By Stephanie Bearce
Do you have an agent?
Those five little words used to strike fear in my heart. I would be teaching a writing class or attending a lit conference and invariably someone would utter those five horrible words.
Do you have an agent?
I would shuffle my feet in embarrassment and say, uh – well, no, I don’t.
Never mind that I have 28 published books, I’ve won the SCBWI Crystal Kite Award, and I’ve presented at major conferences. None of that seemed to matter the instant I admitted I didn’t have an agent. The person asking would pat me on the shoulder and say, don’t worry. I’m sure there’s an agent out there for you. I felt like I was some sort of pariah. Writers who had never published a book had agents, but I didn’t. What was wrong with me?
For a long time, I really didn’t feel the need to have an agent. I had sold 14 trade books on my own and had writing contracts with other companies that I liked working with. Like most nonfiction authors, I was able to send my book proposals directly to editors. Why would I need an agent?
But a few years ago, the market began to change. Big publishing houses gobbled up smaller houses. Everybody decided they needed to be lean and mean to survive. The publishers reduced their staff numbers. Editors started wearing so many hats they needed extra heads. And because their desktops were piled to the ceiling, they slammed the transoms shut. More and more editors closed to unsolicited submissions. Having an agent started to seem much more appealing.
So, I started researching agents who were looking for nonfiction kidlit writers.
This seemed like an easy task. Go through Manuscript Wish List, read the Publishers Market Place, check out Writer’s Digest new agent alerts. No problem.
BIG PROBLEM – nobody wanted kidlit nonfiction. Okay – it wasn’t really nobody, but it was a very very small list of agents who would look at nonfiction. The majority of the agents specifically said, NO nonfiction. What was a nonfiction writer to do?
That’s what I did.
One party size bag of Cheetos and two Dr. Peppers later, I decided to put on my big girl panties and start querying agents.
I’d like to say that it was a simple task of finding the right person. We magically clicked and are making book babies to this day. It was not that simple.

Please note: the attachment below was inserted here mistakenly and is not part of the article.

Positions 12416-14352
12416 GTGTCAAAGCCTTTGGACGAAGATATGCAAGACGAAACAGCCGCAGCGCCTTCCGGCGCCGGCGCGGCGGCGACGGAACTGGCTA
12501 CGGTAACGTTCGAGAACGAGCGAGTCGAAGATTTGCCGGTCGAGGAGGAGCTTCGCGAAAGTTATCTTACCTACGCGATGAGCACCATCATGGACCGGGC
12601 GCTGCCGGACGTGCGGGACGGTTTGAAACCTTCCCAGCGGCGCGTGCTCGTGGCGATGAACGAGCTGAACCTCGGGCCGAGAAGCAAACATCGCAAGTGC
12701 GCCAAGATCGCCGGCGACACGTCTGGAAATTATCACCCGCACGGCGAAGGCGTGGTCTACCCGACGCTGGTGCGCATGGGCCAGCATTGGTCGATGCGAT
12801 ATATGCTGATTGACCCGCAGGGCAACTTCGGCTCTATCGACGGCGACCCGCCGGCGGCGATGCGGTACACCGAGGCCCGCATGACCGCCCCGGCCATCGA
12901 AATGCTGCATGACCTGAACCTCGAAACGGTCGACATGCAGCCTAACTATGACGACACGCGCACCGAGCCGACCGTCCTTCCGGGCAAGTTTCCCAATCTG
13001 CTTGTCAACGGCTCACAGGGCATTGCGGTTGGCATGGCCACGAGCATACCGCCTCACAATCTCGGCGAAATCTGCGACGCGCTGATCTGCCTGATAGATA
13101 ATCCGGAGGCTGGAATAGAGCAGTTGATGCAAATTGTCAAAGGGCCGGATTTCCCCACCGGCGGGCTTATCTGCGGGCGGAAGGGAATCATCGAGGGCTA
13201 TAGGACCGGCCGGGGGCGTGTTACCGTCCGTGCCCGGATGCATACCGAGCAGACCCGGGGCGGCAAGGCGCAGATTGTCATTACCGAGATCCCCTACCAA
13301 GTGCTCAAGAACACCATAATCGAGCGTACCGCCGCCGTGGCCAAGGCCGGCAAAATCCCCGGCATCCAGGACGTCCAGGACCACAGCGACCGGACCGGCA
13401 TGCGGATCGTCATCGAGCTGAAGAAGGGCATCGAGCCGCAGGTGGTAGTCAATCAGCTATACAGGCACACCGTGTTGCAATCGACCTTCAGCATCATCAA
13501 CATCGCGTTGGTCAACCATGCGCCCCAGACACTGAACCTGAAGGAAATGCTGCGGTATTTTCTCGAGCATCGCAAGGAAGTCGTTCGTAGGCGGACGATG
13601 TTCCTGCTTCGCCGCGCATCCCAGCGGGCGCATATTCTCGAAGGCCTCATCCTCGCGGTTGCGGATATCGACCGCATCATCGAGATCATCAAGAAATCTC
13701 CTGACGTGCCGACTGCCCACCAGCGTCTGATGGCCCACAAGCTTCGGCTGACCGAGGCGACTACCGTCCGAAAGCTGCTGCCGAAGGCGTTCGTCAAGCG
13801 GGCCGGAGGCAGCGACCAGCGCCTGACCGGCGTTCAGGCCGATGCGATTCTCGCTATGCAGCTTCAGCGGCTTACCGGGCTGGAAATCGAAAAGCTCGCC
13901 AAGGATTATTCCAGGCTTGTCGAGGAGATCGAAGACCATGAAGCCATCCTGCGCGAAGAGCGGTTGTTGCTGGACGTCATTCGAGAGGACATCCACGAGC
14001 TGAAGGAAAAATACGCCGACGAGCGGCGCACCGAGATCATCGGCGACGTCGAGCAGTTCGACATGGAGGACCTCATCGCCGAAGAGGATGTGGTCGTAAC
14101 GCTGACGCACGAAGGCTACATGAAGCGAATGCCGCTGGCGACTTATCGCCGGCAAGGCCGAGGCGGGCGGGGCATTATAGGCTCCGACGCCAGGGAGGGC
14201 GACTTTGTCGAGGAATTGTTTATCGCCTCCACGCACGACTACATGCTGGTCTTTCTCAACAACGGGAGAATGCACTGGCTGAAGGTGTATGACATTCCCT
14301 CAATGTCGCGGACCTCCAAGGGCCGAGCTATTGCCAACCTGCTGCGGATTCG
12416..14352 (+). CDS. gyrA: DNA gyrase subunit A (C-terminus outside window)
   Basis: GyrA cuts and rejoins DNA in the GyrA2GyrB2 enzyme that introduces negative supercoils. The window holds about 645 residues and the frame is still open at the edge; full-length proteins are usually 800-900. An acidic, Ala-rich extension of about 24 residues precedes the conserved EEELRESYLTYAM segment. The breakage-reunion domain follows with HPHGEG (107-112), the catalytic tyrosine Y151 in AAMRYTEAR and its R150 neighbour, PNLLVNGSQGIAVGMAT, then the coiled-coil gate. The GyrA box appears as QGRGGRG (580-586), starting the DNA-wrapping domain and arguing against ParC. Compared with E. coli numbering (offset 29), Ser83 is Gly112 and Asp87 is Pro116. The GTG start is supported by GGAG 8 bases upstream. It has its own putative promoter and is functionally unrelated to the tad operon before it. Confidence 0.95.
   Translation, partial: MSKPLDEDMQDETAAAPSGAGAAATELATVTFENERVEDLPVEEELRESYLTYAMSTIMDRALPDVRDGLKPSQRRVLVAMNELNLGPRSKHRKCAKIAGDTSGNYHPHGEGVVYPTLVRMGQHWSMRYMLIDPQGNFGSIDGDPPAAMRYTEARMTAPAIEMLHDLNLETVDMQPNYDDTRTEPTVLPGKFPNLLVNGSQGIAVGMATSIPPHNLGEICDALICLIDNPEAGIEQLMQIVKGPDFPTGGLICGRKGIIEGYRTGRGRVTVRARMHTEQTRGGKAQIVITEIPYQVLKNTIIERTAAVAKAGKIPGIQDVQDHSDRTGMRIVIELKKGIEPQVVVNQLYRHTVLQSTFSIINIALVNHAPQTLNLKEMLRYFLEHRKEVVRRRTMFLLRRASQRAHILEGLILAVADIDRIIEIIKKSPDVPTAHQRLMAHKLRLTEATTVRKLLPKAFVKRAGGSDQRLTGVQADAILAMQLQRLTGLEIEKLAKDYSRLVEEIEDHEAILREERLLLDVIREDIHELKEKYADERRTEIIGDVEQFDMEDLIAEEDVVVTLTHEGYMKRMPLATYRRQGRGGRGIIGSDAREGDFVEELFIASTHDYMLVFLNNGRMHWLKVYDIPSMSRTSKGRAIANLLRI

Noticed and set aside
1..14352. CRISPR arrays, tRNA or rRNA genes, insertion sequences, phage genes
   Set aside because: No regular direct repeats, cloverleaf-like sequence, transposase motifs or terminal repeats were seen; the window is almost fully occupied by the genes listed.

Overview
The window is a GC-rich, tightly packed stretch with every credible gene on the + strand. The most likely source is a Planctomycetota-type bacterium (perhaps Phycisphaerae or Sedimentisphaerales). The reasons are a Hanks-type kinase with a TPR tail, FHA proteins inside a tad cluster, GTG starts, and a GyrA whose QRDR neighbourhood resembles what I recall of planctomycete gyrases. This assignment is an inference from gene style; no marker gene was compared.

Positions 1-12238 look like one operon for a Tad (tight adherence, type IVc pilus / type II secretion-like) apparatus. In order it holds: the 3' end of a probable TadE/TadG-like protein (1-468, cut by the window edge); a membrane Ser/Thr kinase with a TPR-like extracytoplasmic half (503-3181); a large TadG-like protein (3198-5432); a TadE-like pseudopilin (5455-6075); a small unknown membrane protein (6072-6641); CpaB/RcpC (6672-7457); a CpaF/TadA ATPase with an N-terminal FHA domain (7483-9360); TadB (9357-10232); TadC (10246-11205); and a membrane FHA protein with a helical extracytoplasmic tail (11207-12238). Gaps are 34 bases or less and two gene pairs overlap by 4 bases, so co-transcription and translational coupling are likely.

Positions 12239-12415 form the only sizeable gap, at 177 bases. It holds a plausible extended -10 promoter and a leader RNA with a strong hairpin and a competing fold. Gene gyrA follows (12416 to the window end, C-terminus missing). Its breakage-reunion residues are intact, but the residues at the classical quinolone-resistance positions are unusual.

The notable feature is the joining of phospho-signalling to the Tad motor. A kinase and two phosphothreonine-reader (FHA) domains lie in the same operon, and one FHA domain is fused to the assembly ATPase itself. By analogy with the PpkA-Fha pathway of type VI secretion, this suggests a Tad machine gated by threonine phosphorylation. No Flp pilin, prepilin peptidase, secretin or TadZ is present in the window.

My ego took a lot of hits during this process. I got some kind responses – “Lovely writing, but not for me.”
I got a few – “I might be taking on some nonfiction people in the future – please check back.”
But mostly I got crickets. Not even the old-fashioned standard rejection letter. Just dead silence.
I ate more Cheetos. Downed more Dr. Pepper. Sent out more queries.
Eventually after many, many, many, ups and downs, I found a lovely agent who not only reps my nonfiction, she is willing to look at my fiction work, too. We do hope to make many book babies together.
After this experience, I think about that dreaded question differently. When people ask – Do you have an agent?
I answer a happy yes, but I also want to stop and have a conversation. I want writers to think about why they want an agent. Many nonfiction authors still sell their work without representation. They stay in control of their marketing and writing. They make all the decisions and do their own negotiations. Some writers prefer doing business this way. YOU may be one of these authors.
I took an informal survey of the Nonfiction Ninjas. Two the Ninjas represent themselves and do all their own negotiations. They have sold over 30 books on their own.
Eight of the Ninjas work with agents, but most of them have also sold numerous books on their own. (a total of over 200) I asked why they decided to seek representation when they have had publishing success without an agent. These were some of the responses:
Do you want an agent?
If your answer is yes – please join us next month for Agents of August! We will be featuring some amazing agents who are looking for NONFICTION authors. This will be a great opportunity to get some insight into who wants your work and how you can submit.
See you soon with our first August agent – Heather Cashman of Storm Literary
We are nonfiction authors who support readers and writers through our writing, author visits, and workshops.
Disclaimer: The Nonfiction Ninjas are a group of writers with diverse ideas . The views expressed in each post are those of the author and may differ from others in the group.